A silvery, difficult, ductile, ferromagnetic metallic element used in alloys, in corrosion-resistant areas and batteries, and electroplating. Atomic number 28; atomic weight 58.69; melting point 1,453°C; boiling point 2,732°C; specific gravity 8.902; valence 0, 1, 2, 3. See dining table at factor.
A U.S. money really worth five cents, manufactured from a nickel and copper alloy.
Slang A nickel case.
A silvery elemental steel with an atomic few 28 and symbolization Ni.
A coin well worth 5 dollars.
Interstate 5, a highway that operates over the west coast of this United States.
A playing card with the position of five
A five-year prison sentence.
A bright silver-white metallic element of atomic quantity 28. It really is associated with iron team, and is difficult, malleable, and ductile. It occurs combined with sulphur in millerite, with arsenic in mineral niccolite, along with arsenic and sulphur in nickel glance. Expression Ni. Atomic fat 58.70.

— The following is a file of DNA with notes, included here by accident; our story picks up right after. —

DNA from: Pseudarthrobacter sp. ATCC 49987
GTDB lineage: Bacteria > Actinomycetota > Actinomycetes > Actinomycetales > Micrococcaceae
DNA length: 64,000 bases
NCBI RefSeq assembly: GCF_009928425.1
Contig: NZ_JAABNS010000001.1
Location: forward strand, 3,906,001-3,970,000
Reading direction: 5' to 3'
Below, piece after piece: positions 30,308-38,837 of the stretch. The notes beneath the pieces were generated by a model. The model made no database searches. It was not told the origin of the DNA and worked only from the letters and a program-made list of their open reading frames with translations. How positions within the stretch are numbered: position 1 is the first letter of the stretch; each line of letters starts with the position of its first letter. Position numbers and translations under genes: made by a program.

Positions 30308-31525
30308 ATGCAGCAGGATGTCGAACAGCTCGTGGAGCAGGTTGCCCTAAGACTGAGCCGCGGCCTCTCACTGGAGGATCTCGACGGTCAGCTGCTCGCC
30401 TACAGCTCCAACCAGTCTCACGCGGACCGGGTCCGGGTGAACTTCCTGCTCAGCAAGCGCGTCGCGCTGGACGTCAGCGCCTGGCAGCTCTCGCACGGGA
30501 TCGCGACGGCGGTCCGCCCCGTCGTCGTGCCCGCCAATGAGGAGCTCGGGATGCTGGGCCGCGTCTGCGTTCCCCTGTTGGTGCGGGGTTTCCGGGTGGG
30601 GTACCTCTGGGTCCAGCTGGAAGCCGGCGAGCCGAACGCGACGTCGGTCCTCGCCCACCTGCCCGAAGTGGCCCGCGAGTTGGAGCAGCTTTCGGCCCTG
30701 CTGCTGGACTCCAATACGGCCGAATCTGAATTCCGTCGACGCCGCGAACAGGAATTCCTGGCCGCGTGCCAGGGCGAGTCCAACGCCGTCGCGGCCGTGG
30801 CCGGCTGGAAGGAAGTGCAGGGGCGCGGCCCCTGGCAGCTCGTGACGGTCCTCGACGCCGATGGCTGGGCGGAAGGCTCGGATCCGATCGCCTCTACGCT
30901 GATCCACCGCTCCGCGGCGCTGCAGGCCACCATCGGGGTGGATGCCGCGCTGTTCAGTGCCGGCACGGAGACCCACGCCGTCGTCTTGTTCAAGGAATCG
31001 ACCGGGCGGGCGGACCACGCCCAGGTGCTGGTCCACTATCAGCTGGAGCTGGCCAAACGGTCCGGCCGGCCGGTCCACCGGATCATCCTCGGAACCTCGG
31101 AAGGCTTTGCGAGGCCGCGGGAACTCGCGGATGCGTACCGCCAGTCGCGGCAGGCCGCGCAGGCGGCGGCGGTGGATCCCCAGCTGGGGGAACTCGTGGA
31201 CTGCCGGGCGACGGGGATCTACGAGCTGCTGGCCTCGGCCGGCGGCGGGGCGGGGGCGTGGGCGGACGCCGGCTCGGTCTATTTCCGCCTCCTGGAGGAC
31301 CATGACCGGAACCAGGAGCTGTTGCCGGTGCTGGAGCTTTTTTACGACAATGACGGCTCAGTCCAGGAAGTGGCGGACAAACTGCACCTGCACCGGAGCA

a tiny coin-made of or containing nickel; esp., a five-cent piece.
Chemical logo, Ni; atomic body weight, 58. A metal closely pertaining to cobalt, with which it typically happens.
in america, a present coin representing the value of five cents, made of an alloy of one section of nickel to three of copper.
five bucks well worth of a drug
a hard malleable ductile silvery metallic factor this is certainly resistant to deterioration; used in alloys; takes place in pentlandite and smaltite and garnierite and millerite
a United shows money well worth one twentieth of a buck